Twenty years ago, when my wife was diagnosed with it, the life expectancy was — possibly a normal life expectancy.
Karen was in pain, she was weak, she tired out quickly. One doctor dismissed her symtoms as being “in her head.” She made an appointment with a different doctor in the same clinic. He didn’t know what it was for sure, but he was suspicious of the rash and sent her to a dermatologist. The dermatologist identified the disorder and lined her up with a specialist in Little Rock.
She was diagnosed with lupus and other related disorders, including fibromyalgia and polymiositis. Fortunately, through the care of this doctor and doing what she is supposed to do, she has been in medicated remission for many years. When she backs too far off of the meds, symptoms start to reappear, so she must maintain a low level dose of them. She does have pains related to the disorders and she isn’t able to build strength easily — it has to be slow and gradual. Other than that, though, she lives a normal and healthy life.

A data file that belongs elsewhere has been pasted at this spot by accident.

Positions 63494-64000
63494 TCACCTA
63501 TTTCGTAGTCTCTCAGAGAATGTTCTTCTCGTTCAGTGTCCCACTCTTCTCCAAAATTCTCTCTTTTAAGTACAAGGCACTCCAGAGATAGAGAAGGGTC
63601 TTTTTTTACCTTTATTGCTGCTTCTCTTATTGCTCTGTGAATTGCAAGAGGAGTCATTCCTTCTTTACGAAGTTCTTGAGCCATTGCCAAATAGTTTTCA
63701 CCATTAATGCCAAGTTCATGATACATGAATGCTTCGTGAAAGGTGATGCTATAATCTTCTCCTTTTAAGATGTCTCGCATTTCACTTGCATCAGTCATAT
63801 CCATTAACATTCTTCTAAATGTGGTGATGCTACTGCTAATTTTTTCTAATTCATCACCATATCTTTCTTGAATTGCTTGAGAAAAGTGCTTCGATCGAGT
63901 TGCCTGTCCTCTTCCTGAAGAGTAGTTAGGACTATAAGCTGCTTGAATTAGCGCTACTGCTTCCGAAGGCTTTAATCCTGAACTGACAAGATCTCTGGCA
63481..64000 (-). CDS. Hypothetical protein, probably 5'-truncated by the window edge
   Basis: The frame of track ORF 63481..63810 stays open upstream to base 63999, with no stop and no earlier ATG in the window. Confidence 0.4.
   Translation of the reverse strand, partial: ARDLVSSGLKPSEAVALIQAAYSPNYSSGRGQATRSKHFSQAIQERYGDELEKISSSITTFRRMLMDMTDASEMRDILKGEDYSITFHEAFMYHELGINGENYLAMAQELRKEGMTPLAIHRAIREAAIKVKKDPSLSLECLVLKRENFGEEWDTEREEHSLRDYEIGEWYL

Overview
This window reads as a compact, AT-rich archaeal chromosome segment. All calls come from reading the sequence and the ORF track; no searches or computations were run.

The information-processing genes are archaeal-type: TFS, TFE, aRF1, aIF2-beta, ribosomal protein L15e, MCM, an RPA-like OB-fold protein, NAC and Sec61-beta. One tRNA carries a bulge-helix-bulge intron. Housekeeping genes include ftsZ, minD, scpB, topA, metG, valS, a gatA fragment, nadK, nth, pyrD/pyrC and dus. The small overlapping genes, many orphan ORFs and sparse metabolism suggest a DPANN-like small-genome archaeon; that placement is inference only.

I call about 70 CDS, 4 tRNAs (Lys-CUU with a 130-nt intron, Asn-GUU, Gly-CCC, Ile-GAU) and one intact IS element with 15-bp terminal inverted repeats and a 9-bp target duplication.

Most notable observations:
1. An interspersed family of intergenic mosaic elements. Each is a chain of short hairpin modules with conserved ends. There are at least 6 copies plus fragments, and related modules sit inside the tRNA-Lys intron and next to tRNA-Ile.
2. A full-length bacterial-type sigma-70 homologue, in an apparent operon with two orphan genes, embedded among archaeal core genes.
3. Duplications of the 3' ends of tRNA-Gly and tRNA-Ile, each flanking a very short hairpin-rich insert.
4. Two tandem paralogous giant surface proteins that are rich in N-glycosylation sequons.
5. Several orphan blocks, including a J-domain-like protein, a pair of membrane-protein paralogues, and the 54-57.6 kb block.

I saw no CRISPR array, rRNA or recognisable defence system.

Today, she went to a dermatologist for a small rash that has been rather stubborn. It turns out is is probably related, so she is going to have to be a little more careful with staying out of the sun and/or using sunscreen.
It was the same dermatologist that diagnosed the lupus on August 23, 1988. It was the first time she’s been back since he referred her to the specialist.
How cool is that?
Note: the picture above was taken last September about a mile out on a trail in Canyonlands National Park.